What Causes Mental Illness?
Mental illnesses are thought to be caused by a variety of genetic and environmental factors:
Inherited traits. Mental illness is more common in people whose blood relatives also have a mental illness. Certain genes may increase your risk of developing a mental illness, and your life situation may trigger it.
Environmental exposures before birth. Exposure to environmental stressors, inflammatory conditions, toxins, alcohol or drugs while in the womb can sometimes be linked to mental illness.
Brain chemistry. Neurotransmitters are naturally occurring brain chemicals that carry signals to other parts of your brain and body. When the neural networks involving these chemicals are impaired, the function of nerve receptors and nerve systems change, leading to depression.
What Are The Risk Factors?
Certain factors may increase your risk of developing mental health problems, including:
Having a blood relative, such as a parent or sibling, with a mental illness
Stressful life situations, such as financial problems, a loved one's death or a divorce
An ongoing (chronic) medical condition, such as diabetes
Brain damage as a result of a serious injury (traumatic brain injury), such as a violent blow to the head
Traumatic experiences, such as military combat or being assaulted
Use of alcohol or recreational drugs
Being abused or neglected as a child
Having few friends or few healthy relationships
A previous mental illness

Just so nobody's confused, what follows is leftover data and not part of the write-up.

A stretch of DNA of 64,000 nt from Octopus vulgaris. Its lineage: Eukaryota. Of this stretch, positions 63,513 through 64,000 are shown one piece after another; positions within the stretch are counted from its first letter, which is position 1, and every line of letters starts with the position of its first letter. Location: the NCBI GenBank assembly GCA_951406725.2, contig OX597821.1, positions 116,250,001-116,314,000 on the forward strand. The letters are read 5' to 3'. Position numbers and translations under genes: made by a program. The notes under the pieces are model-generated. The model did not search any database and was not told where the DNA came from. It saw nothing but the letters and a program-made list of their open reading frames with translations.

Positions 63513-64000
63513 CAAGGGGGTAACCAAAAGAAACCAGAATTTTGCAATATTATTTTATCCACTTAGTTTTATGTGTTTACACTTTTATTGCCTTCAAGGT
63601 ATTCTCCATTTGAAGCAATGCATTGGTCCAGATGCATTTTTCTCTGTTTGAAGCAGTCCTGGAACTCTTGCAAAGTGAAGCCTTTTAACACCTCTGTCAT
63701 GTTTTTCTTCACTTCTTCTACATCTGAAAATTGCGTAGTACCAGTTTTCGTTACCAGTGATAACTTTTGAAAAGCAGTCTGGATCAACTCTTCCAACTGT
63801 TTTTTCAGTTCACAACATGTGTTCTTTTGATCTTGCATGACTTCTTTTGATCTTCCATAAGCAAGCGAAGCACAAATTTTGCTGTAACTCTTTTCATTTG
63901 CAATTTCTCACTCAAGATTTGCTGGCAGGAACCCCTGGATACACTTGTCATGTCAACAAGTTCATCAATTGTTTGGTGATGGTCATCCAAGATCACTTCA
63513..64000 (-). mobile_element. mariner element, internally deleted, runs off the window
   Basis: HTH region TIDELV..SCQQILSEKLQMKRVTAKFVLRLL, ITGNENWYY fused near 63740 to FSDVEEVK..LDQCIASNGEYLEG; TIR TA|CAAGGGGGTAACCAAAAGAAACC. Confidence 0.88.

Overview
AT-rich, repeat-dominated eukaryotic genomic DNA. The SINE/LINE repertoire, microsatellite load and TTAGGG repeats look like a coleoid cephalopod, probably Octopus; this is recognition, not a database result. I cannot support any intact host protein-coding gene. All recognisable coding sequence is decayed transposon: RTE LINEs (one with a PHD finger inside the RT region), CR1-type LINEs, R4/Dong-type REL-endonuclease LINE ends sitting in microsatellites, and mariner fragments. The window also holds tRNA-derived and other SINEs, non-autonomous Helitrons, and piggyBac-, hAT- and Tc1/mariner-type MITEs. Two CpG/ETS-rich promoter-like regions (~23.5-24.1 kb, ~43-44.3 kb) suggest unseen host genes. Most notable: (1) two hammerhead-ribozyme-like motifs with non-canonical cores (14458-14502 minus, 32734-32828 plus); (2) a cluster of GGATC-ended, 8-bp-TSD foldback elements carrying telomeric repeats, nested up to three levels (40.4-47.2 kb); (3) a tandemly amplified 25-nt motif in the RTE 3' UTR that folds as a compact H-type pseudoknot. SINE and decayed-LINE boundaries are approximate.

Mental illness is common. About 1 in 5 adults has a mental illness in any given year. Mental illness can begin at any age, from childhood through later adult years, but most begin earlier in life.
The effects of mental illness can be temporary or long lasting. You also can have more than one mental health disorder at the same time. For example, you may have depression and a substance use disorder.
How Can You Prevent Mental Illness?
There's no sure way to prevent mental illness. However, if you have a mental illness, taking steps to control stress, to increase your resilience and to boost low self-esteem may help keep your symptoms under control. Follow these steps:
Pay attention to warning signs. Work with your doctor or therapist to learn what might trigger your symptoms. Make a plan so that you know what to do if symptoms return. Contact your doctor or therapist if you notice any changes in symptoms or how you feel. Consider involving family members or friends to watch for warning signs.
Get routine medical care. Don't neglect checkups or skip visits to your health care provider, especially if you aren't feeling well. Finding a good talk therapist or counselor to work with is essential.
Get help when you need it. Mental health conditions can be harder to treat if you wait until symptoms get bad. Long-term maintenance treatment also may help prevent a relapse of symptoms.
Take good care of yourself. Sufficient sleep, healthy eating and regular physical activity are important. Try to maintain a regular schedule. Talk to your health care provider if you have trouble sleeping or if you have questions about diet and physical activity.
What’s The Risk Of Forgoing Treatment?
Untreated mental illness can cause severe emotional, behavioral and physical health problems. Complications sometimes linked to mental illness include:
Unhappiness and decreased enjoyment of life
Problems with tobacco, alcohol and other drugs
Missed work or school, or other problems related to work or school
Legal and financial problems
Poverty and homelessness
Self-harm and harm to others, including suicide or homicide
Weakened immune system, so your body has a hard time resisting infections
Heart disease and other medical conditions